EDITOR NOTE: Foreign investment in US assets dropped last year by nearly 50%! That reflects a whopping loss of confidence and capital in the world’s largest economy (for now, at least). In contrast, foreign inflows toward China increased. Simply put, China is overtaking the US as the world’s largest destination for foreign investment. How’d this happen? The world lost confidence in the US in the manner in which it unsuccessfully dealt with the pandemic. China--a socialist country that has the option of implementing draconian lockdown measures--naturally has an advantage over a nation that values freedom. Despite the lockdowns, we still enjoyed quite a significant measure of freedom, as compared with China. But as the saying goes, freedom isn’t free, and in this case, it has cost us confidence on the world stage. But all is not lost, at least on a local level. If foreign investors won’t buy up our Treasuries, forcing the Fed to print more money and pile them onto its balance sheet, we can always hedge the dollar’s decline by purchasing non-CUSIP gold and silver coins/bars. Real money can’t be debased. And there’s no real wealth that isn’t backed by real money.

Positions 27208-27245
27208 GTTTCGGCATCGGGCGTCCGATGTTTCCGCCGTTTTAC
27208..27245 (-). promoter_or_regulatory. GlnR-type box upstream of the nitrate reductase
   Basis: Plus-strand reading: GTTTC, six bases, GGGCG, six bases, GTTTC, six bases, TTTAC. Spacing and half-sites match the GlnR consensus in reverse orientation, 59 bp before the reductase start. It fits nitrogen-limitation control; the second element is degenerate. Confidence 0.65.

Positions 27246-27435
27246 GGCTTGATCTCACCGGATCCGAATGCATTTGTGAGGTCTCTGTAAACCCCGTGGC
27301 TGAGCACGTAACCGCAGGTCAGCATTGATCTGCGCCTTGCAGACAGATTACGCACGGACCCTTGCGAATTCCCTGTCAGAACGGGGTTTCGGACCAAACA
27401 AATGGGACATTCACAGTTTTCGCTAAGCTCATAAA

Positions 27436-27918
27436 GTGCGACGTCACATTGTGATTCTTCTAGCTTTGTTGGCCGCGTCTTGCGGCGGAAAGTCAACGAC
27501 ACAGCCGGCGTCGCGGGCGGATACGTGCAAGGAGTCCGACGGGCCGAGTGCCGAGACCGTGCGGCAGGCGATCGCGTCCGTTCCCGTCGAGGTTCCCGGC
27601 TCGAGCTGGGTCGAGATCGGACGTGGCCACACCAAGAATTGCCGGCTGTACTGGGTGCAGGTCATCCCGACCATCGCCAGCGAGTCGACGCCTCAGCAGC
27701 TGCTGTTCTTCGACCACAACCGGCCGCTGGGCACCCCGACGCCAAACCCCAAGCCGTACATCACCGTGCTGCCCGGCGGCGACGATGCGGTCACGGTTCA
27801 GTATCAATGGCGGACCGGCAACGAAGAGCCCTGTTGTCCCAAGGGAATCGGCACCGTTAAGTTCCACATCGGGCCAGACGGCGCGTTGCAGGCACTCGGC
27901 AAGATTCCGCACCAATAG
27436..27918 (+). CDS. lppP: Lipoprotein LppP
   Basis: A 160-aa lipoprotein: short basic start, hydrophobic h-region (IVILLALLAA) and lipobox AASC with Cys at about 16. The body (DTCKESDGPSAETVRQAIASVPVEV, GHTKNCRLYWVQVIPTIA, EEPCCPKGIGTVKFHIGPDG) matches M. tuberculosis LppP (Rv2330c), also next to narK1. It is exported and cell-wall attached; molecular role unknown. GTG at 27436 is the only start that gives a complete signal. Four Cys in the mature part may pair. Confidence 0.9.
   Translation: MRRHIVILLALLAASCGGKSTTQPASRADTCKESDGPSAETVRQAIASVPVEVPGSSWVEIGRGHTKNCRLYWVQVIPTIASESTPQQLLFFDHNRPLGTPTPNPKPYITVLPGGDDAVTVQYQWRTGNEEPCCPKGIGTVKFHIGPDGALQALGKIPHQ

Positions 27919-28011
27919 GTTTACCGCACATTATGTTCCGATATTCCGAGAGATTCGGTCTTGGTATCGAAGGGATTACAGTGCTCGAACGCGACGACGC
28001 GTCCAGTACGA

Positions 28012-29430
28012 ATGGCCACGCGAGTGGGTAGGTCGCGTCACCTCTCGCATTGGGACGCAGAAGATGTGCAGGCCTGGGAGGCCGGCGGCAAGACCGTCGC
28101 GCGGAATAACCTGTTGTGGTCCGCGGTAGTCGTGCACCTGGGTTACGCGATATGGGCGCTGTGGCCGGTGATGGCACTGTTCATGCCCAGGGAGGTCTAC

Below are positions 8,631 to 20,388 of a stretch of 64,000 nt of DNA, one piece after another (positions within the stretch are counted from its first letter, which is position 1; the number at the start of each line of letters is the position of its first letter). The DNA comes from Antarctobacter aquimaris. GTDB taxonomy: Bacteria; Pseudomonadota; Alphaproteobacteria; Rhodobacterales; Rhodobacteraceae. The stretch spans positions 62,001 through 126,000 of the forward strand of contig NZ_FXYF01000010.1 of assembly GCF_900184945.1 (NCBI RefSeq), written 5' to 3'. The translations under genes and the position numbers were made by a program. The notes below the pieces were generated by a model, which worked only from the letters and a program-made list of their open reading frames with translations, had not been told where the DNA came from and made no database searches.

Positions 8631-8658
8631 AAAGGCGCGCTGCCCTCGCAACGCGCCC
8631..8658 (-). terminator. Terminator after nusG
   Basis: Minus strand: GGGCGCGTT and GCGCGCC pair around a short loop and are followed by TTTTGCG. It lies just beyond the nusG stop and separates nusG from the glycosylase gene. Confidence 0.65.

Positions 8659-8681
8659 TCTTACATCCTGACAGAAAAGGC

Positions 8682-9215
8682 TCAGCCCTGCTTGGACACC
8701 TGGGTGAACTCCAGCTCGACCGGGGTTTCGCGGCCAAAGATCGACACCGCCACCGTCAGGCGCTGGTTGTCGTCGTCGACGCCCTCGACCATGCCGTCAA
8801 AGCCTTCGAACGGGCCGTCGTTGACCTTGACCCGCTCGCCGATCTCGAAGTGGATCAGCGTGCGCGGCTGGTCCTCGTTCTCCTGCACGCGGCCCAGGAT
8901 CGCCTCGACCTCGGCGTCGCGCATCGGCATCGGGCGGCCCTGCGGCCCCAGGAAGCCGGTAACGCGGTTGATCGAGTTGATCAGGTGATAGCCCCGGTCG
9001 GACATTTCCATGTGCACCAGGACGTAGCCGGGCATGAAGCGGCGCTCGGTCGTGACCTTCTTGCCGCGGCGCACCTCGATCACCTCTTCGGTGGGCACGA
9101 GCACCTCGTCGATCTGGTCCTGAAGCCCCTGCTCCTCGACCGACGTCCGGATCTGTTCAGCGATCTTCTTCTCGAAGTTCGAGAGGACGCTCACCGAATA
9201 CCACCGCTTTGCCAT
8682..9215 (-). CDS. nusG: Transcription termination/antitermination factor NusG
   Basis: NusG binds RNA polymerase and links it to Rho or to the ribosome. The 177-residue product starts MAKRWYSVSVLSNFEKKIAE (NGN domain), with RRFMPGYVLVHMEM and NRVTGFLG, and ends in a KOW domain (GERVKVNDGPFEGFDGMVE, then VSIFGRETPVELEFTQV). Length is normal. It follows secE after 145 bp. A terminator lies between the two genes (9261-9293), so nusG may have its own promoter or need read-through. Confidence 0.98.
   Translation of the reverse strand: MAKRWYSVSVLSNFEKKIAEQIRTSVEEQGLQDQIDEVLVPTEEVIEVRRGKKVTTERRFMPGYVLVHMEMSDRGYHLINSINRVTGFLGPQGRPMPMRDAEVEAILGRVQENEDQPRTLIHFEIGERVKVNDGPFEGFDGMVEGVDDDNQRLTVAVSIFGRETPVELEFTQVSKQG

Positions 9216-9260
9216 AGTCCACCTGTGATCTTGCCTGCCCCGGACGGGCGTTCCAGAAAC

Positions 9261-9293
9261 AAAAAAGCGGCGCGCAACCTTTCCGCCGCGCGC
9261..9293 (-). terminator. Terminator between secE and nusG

China overtook the U.S. as the world’s top destination for new foreign direct investment last year, as the Covid-19 pandemic amplifies an eastward shift in the center of gravity of the global economy.
New investments by overseas businesses into the U.S., which for decades held the No. 1 spot, fell 49% in 2020, according to U.N. figures released Sunday, as the country struggled to curb the spread of the new coronavirus and economic output slumped.
China, long ranked No. 2, saw direct investments by foreign companies climb 4%, the United Nations Conference on Trade and Development said. Beijing used strict lockdowns to largely contain Covid-19 after the disease first emerged in a central Chinese city, and China’s gross domestic product grew even as most other major economies contracted last year.
The 2020 investment numbers underline China’s move toward the center of a global economy long dominated by the U.S.—a shift accelerated during the pandemic as China has cemented its position as the world’s factory floor and expanded its share of global trade.
While China attracted more new inflows last year, the total stock of foreign investment in the U.S. remains much larger, reflecting the decades it has spent as the most attractive location for foreign businesses looking to expand outside their home markets.
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